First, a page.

The U.S. Securities and Exchange Commission is still on the crypto warpath. Its latest edict is targeted at publicly listed companies with any exposure to the asset class or industry.
The SEC’s Division of Corporation Finance released a statement On Dec. 8 “regarding recent developments in crypto-asset markets.”
The guidance has targeted companies that have disclosure obligations under federal securities laws. Citing “widespread disruption” in crypto markets, the regulator said that companies should evaluate their disclosures and update them if crypto is involved.
Furthermore, auditing firms have already upgraded crypto firms to high risk.
It has been widely predicted that regulators would use the FTX fiasco to crack down on the industry, and the SEC is doing exactly that, portraying the entire industry as overtly risky and dangerous.
The agency harked back to the 1933 securities act, which requires firms to make disclosures in the interests of their investors. With crypto being deemed as the new axis of evil now, it has been added too.
Companies now need to disclose if they have direct or indirect relations with crypto firms that attain the following criteria:
- They must have filed for bankruptcy or been decreed insolvent or bankrupt.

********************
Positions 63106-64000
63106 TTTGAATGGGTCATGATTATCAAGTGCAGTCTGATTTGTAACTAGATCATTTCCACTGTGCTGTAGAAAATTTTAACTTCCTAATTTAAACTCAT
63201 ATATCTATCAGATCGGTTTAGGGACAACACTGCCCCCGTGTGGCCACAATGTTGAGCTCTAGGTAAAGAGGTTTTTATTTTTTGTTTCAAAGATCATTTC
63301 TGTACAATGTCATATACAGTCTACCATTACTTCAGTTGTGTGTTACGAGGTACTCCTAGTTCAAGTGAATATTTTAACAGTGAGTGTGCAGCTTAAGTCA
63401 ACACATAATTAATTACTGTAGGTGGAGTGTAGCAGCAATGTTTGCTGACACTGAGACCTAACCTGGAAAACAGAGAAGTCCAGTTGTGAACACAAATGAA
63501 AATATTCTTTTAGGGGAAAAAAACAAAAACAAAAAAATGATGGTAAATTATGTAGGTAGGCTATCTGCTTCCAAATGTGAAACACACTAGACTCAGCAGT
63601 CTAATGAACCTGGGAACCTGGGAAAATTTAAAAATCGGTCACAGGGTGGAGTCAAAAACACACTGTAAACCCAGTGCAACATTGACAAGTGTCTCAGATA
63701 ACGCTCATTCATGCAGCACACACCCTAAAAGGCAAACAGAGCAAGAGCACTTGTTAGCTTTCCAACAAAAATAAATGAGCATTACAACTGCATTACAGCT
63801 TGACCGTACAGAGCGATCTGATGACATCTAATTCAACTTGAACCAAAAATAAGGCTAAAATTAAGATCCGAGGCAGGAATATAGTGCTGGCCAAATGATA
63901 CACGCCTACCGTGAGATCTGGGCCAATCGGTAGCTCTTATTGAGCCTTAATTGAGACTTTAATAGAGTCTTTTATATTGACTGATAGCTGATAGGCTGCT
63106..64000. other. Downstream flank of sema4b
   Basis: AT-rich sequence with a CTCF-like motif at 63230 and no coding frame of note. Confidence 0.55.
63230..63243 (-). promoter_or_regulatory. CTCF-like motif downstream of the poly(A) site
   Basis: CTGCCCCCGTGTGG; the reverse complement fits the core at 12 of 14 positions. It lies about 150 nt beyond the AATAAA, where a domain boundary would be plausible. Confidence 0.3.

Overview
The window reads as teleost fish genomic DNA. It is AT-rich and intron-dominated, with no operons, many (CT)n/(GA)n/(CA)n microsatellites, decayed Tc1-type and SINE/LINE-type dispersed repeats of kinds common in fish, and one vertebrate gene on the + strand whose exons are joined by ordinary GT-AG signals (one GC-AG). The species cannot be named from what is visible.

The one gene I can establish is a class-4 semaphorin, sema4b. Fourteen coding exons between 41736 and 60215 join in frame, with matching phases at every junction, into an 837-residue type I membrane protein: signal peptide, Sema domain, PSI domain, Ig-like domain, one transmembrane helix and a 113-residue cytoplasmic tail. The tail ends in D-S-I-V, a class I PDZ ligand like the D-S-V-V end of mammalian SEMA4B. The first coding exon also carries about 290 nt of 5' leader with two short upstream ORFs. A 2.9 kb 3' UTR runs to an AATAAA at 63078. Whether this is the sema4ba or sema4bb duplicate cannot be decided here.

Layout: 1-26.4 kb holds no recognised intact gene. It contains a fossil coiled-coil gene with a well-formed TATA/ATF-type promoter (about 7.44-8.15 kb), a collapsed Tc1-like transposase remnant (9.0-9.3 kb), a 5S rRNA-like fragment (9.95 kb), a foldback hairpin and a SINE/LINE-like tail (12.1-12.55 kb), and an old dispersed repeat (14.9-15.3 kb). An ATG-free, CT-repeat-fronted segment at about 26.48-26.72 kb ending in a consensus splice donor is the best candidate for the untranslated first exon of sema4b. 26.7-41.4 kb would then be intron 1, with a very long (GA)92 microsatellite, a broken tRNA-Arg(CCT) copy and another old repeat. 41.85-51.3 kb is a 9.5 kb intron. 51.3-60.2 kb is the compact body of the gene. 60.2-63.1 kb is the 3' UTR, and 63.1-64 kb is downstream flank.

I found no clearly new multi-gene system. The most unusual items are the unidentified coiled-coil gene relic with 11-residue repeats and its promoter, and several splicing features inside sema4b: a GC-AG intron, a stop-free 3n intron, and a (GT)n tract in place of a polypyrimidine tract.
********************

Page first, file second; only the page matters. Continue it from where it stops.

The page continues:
- They must have experienced excessive redemptions or suspended redemptions or withdrawals of crypto assets.
- They must have the crypto assets of their customers unaccounted for.
- They must have experienced material and corporate compliance failures.
- Additionally, companies are required to describe any material risks to the business from regulatory developments relating to crypto assets.
The SEC even provided them with a sample letter to use as a template when filing or updating disclosures.
The move may be intended to discourage companies from having any dealings with the crypto industry.
The SEC is clearly gearing up to come down hard on crypto. It does not yet have the authority to fully regulate the sector but is making moves in that direction.
If a regulatory framework in the U.S. grants the SEC full authority over the industry, crypto companies will need to comply with the same laws as stock exchanges and banks. On Dec. 8, the CEO of the Intercontinental Exchange (ICE), Jeffrey Sprecher, agreed that crypto assets should be regulated as securities.
This will effectively make it much harder for retail traders to participate in the markets. It could also result in a mass exodus of fintech firms and innovation from the United States.